The Exeter: A Place in Time project is exploring the archaeology of the Roman legionary fortress, civitas capital, and medieval city of Exeter through writing up some of the major excavations carried out there in the 1970s, and re-examining collections held in Exeter’s Royal Albert Memorial Museum using cutting-edge scientific analysis. The aim of the project is to explore the development of Exeter from a Roman fortress and city, through to its emergence as a major medieval trading centre. See more here(external link). The project will be presenting its results at a major conference on Saturday 25th April 2020, at the University of Exeter's main Streatham campus. The speakers will include: • Stephen Rippon (the landscape context of Exeter) • Paul Bidwell (the Roman legionary fortress) • Neil Holbrook (the Roman town) • John Allan (the medieval town, and ceramics trade) • Mark Maltby (animal bones from Exeter – an overview) • Malene Lauritsen (animal bones from Friernhay Street, Paul Street, Queen Street and other sites) • Gundula Müldner (isotopic analysis of animal bones) • Michael Fulford (the significance of Roman Exeter) • Bob Higham (the significance of early medieval Exeter) • Chris Dyer (the significance of later medieval Exeter) Doors open at 9.30am for a 10.00am start, and the conference finishes at 5pm. The conference costs £10 (including tea/coffee, but lunch is not provided). Click here to book a place. For any enquiries please contact Stephen Rippon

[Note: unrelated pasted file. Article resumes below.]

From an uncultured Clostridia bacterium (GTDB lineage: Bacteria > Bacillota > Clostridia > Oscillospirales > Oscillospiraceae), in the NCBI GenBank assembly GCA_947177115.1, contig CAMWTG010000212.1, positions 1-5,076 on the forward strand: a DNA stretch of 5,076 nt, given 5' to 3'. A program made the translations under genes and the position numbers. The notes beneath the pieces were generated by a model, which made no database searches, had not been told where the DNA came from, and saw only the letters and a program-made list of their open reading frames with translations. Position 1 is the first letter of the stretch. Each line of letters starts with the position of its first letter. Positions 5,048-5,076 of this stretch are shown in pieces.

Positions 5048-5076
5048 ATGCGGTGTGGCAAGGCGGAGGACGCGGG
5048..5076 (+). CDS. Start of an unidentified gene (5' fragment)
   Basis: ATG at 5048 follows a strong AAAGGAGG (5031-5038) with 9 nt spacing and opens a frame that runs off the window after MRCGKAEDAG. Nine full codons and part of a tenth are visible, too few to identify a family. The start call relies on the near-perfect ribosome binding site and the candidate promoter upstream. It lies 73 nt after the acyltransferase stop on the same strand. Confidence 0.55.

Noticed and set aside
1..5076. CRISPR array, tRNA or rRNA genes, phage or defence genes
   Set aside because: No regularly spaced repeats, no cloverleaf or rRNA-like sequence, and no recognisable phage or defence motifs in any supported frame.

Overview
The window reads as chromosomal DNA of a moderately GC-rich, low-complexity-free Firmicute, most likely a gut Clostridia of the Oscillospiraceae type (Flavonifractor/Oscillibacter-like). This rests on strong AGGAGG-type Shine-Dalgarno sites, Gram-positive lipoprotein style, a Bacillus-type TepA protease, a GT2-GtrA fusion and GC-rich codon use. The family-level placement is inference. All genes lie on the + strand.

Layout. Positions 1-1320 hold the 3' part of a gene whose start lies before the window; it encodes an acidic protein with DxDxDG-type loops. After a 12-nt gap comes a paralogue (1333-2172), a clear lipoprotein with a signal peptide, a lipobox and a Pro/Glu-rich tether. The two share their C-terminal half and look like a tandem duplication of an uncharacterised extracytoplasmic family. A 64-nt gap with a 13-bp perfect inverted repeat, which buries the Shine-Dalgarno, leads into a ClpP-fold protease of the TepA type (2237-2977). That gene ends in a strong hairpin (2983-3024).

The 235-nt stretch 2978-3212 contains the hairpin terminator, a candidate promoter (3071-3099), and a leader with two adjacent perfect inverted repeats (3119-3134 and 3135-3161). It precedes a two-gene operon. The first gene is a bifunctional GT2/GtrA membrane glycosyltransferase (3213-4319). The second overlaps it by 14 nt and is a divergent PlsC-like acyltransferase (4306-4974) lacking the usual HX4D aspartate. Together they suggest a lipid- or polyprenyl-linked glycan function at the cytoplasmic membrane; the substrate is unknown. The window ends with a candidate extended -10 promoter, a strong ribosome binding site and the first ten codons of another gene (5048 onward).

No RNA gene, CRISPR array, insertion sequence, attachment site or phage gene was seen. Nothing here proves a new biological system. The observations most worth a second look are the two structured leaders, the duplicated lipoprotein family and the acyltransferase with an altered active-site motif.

News from: Graham Thompson
Have you got an iconic image that expresses the essence of the county in the 1920s?
The 'Devon in the 1920s’ project is looking for iconic images to use in publicity for the project for the next four years. Have you got in your archives any reproducible photographs or illustrations that really encapsulate the atmosphere of the 1920s? If so, and you would be willing to permit their use by ‘Devon in the 1920s’ in project publicity, please send them to project manager Julia Neville by April 30 2020.
The top three images will each win a £30 prize for the organisation from which they come.
For more information call: email@example.com
News from: Graham Thompson
Happy New Year!